Raulie’s Story

In 2011, we found ourselves going through financial instability. It’s difficult to fund a farm on your own and to start a family. We had been debating if we should keep our flock of Tunis sheep and keep breeding them or if we should let some go. We unwillingly listed some for sale, but there was no interest. In the spring of 2012 we figured that there must be a reason none of our sheep sold and so we decided we would purchase a ram and keep breeding.

We found Raulie for sale at another farm, but he was actually being used by the SVF Foundation in their heritage breed germplasm preservation program. The Foundation gathers genetic material (semen and embryos) of heritage breed animals to freeze for preservation and possible future use. Raulie had been donated to the Foundation and the farm we had contacted suggested we deal directly with the Foundation.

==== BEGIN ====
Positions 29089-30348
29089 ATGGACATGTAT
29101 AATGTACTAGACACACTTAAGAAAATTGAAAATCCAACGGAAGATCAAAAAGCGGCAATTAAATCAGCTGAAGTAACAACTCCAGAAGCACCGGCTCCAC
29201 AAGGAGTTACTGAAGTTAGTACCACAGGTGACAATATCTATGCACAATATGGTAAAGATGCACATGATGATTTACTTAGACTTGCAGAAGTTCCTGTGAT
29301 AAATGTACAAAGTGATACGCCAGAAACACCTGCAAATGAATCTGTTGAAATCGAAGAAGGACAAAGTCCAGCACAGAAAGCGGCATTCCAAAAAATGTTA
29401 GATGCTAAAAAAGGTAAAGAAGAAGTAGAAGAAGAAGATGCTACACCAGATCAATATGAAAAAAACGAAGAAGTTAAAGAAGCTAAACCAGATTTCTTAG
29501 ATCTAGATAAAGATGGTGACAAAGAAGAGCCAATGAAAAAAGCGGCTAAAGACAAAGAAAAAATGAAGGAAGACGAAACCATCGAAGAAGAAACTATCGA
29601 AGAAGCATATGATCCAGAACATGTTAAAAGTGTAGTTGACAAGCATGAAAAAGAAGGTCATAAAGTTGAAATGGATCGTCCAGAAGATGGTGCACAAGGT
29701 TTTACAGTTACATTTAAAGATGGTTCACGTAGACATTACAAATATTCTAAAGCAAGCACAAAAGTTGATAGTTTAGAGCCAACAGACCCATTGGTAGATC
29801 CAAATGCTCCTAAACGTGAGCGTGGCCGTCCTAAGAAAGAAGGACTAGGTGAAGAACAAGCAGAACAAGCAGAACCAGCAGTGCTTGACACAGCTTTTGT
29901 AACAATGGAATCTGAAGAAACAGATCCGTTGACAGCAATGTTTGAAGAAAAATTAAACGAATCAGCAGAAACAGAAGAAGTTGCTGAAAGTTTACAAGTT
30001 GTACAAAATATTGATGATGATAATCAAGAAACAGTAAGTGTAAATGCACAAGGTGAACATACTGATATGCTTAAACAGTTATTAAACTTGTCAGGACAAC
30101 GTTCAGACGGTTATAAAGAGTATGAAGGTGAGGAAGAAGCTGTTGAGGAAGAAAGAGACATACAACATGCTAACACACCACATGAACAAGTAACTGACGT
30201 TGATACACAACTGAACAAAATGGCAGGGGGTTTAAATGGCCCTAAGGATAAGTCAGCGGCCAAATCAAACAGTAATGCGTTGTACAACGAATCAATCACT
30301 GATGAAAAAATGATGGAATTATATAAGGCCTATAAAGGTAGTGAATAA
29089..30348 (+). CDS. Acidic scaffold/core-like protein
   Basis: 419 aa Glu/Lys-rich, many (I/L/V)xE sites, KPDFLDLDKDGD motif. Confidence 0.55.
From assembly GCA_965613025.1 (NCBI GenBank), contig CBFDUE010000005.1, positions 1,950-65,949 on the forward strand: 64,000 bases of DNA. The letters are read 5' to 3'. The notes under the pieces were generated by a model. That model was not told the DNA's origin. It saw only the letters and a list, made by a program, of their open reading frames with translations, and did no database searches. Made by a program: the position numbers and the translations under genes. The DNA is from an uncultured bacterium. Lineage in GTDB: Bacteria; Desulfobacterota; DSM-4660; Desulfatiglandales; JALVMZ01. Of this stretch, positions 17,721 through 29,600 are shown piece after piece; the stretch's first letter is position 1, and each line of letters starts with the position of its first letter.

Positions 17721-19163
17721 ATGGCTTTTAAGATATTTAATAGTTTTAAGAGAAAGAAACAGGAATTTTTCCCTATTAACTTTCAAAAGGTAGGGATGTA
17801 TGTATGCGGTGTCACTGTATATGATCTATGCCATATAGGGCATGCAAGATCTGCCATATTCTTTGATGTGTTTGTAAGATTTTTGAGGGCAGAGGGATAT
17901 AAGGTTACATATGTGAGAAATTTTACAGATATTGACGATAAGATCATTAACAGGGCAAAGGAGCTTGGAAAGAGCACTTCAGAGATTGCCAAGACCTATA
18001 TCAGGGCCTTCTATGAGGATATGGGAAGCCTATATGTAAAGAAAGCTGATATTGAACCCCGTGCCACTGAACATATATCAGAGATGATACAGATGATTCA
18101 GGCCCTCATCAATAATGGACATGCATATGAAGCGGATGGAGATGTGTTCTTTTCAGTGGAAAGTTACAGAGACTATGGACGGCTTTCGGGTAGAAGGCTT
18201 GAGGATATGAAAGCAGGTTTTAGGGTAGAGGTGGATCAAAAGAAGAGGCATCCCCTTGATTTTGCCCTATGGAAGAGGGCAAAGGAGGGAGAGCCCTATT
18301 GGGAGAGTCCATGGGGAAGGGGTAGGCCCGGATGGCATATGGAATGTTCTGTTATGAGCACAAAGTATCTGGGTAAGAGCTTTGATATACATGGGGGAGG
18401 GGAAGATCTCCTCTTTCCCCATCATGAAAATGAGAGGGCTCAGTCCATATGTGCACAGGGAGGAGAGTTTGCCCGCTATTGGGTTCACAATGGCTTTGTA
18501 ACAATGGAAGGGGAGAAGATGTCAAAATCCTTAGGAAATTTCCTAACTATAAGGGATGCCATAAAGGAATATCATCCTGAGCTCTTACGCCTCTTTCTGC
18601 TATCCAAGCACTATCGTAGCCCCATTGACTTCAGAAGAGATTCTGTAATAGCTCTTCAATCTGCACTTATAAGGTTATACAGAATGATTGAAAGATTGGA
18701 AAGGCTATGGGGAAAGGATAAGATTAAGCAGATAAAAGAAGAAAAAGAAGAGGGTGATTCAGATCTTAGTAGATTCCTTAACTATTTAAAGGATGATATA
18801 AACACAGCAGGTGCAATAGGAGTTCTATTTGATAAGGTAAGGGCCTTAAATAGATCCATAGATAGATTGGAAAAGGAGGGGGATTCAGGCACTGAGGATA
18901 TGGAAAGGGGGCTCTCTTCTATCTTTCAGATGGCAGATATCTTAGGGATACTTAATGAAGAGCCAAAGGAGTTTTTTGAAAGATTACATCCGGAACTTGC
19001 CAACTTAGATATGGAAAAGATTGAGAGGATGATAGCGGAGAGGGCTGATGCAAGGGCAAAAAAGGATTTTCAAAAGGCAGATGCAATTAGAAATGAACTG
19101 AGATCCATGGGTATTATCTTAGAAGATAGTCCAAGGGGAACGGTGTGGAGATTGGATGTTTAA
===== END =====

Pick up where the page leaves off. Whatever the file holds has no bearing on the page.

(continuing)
After talking with someone from the Foundation we agreed Raulie would come to our farm and settled on a date to transport him to Pennsylvania from Rhode Island. We would meet the person transporting him from the Foundation halfway. Lastly we talked about price, which I had been not looking forward to. The Foundation wanted to donate him to us since he was donated to them.

I think I cried. Probably because I cry at anything remotely emotional. But… God has, over and over, been Jehovah-Jireh for me. The LORD Who Provides. My LORD Who Provides. He doesn’t give me what I want, but what I need in the midst of hard times.